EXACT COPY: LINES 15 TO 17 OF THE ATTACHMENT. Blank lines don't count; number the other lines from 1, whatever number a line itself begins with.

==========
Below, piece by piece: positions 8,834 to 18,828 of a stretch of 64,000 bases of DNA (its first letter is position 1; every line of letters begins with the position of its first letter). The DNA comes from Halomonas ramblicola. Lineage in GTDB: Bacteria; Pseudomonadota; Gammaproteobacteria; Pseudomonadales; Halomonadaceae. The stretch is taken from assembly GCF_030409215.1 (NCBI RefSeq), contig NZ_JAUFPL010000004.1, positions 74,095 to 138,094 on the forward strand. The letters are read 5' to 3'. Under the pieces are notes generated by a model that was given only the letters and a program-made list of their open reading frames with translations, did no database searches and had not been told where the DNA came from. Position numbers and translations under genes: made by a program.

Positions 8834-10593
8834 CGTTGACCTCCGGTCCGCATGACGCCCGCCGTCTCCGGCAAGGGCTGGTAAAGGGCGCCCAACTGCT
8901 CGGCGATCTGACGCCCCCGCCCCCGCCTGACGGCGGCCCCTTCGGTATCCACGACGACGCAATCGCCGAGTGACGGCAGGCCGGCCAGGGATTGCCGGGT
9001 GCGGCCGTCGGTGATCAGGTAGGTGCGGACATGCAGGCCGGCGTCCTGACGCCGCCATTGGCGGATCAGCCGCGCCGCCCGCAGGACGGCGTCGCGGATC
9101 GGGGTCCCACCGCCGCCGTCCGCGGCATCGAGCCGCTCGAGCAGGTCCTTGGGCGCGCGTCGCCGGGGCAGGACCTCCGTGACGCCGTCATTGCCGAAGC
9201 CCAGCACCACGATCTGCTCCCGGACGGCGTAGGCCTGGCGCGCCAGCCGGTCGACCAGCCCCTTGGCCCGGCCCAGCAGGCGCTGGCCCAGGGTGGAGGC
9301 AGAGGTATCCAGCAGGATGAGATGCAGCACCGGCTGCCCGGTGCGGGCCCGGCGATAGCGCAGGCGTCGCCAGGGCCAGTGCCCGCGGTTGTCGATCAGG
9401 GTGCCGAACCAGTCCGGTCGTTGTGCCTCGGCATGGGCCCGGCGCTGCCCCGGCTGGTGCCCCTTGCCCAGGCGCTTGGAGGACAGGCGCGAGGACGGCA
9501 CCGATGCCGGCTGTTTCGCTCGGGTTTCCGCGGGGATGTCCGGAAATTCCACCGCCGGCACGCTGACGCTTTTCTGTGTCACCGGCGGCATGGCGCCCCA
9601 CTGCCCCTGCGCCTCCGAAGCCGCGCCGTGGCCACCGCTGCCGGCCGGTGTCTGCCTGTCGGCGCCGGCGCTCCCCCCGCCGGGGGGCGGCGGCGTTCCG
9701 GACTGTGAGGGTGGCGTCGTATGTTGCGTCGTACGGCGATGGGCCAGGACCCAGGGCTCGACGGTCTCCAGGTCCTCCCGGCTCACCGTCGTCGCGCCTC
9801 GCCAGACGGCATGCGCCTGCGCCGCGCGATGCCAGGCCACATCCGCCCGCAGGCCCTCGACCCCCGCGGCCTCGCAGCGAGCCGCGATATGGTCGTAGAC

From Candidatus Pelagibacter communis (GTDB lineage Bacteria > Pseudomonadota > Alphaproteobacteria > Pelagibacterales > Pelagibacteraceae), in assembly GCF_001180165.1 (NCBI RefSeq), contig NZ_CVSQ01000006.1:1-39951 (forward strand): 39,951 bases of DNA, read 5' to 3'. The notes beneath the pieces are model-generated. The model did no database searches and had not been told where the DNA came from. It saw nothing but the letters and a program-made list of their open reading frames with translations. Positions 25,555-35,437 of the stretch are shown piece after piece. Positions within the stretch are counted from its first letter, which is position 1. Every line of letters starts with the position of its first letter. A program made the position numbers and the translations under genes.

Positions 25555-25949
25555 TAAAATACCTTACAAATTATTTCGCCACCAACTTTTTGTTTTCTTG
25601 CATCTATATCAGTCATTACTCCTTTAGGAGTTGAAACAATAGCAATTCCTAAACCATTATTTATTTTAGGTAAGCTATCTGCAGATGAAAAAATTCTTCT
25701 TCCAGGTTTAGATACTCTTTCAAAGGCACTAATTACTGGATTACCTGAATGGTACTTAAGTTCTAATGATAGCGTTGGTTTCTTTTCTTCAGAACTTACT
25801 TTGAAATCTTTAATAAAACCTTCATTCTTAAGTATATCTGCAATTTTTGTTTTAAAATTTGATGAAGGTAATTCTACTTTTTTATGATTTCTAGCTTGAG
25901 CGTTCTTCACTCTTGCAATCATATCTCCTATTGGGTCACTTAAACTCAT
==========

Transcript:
Positions 25555-25949
25555 TAAAATACCTTACAAATTATTTCGCCACCAACTTTTTGTTTTCTTG
25601 CATCTATATCAGTCATTACTCCTTTAGGAGTTGAAACAATAGCAATTCCTAAACCATTATTTATTTTAGGTAAGCTATCTGCAGATGAAAAAATTCTTCT